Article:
Marcel Proust (In the Shadow of Young Girls in Flower)
See, birds of every varied voice Around us in the woods rejoice, On creeper, shrub, and plant alight, Or wing from tree to tree their flight. Each bird his kindly mate has found, And loud their notes of triumph sound, Blending in sweetest music like The distant warblings of the shrike. See how the river banks are lined With birds of every hue and kind. Here in his joy the Koïl sings, There the glad wild-cock flaps his wings. The blooms of bright Aśokas526where The song of wild bees fills the air, And the soft whisper of the boughs Increase my longing for my spouse. The vernal flush of flower and spray Will burn my very soul away. What use, what care have I for life If I no more may see my wife Soft speaker with the glorious hair, And eyes with silken lashes fair? Now is the time when all day long The Koïls fill the woods with song. And gardens bloom at spring's sweet touch Which my beloved loved so much. Ah me, Sumitrá's son, the fire Of sorrow, sprung from soft desire, Fanned by the charms the spring time shows, Will burn my heart and end my woes, Whose sad eyes look on each fair tree,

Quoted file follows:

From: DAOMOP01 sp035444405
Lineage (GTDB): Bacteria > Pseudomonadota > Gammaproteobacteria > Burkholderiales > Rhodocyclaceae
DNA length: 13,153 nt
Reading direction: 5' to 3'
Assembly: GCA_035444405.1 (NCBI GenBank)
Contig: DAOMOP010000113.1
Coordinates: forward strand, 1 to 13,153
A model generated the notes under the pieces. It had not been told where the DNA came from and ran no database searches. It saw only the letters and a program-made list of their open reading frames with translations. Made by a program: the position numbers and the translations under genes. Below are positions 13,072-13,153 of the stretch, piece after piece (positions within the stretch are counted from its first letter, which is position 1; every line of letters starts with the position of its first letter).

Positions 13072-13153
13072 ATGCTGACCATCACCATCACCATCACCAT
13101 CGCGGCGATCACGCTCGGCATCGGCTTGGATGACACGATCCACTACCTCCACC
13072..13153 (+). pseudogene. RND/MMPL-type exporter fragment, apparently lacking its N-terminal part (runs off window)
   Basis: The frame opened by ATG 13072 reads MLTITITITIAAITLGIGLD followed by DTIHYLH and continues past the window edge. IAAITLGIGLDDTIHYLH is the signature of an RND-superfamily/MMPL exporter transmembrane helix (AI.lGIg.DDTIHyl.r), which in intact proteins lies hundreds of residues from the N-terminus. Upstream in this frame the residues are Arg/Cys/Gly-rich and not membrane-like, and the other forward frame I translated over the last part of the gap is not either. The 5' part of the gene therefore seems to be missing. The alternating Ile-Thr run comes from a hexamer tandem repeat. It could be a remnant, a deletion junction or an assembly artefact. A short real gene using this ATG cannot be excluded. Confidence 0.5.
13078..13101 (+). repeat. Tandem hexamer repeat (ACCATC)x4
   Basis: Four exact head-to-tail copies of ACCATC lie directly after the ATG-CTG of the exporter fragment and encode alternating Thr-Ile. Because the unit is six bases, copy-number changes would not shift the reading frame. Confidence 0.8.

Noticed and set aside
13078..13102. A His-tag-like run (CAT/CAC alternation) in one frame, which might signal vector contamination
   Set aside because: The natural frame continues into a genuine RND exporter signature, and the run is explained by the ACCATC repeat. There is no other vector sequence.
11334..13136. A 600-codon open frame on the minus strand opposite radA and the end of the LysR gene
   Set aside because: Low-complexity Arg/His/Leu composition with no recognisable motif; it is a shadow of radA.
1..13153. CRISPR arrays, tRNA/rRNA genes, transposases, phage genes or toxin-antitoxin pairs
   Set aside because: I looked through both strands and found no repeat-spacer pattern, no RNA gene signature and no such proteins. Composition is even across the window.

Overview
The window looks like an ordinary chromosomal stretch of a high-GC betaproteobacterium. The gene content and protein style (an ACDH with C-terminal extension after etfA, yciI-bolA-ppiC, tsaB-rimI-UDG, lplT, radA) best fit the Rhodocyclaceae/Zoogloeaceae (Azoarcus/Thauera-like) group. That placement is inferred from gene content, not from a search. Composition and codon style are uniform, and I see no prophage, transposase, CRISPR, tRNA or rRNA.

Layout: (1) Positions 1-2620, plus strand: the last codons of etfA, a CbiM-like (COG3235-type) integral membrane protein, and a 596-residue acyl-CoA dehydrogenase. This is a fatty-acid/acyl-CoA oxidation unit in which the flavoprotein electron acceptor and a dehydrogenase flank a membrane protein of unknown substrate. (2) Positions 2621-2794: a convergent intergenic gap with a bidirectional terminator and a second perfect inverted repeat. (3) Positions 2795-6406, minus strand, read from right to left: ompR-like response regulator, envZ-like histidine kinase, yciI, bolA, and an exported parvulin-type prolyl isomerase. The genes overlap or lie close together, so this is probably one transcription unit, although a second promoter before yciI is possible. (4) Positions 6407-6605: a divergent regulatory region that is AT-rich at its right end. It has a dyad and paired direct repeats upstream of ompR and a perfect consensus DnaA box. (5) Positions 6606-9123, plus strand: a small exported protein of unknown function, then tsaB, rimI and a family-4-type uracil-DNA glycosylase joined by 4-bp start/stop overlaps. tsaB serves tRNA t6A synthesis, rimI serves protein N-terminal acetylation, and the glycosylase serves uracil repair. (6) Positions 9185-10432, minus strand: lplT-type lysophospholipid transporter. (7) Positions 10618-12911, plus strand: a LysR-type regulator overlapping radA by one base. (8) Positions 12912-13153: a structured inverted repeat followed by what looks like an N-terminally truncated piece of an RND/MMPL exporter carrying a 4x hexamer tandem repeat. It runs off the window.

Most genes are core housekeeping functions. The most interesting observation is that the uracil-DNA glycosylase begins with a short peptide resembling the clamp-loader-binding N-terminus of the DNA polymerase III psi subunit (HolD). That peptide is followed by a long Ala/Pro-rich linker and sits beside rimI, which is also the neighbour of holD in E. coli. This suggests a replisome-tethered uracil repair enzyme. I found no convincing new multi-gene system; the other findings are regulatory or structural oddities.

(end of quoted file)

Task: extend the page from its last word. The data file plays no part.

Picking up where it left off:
Vālmīki (The Rámáyan of Válmíki)
The painting was a lie. A bright, pretty lie, bursting with pale pink blooms and fat beams of sunshine. I'd begun it yesterday, an idle study of the rose garden lurking beyond the open windows of the studio. Through the tangle of thorns and satiny leaves, the brighter greens of the hills rolled away into the distance. Incessant, unrelenting spring. If I'd painted this glimpse into the court the way my gut had urged me, it would have been flesh-shredding thorns, flowers that choked off the sunlight for any plants smaller than them, and rolling hills stained red. But each brushstroke on the wide canvas was calculated; each dab and swirl of blending colours meant to portray not just idyllic spring, but a sunny disposition as well. Not too happy, but gladly, finally healing from horrors I'd carefully divulged. I supposed that in the past weeks, I had crafted my demeanour as intricately as one of those paintings. I supposed that if I had also chosen to show myself as I truly wished, I would have adorned with flesh shredding talons, and hands that choked the life out of those now in my company. I would have left the gilded halls stained red.
Sarah J. Maas (A Court of Wings and Ruin (A Court of Thorns and Roses, #3))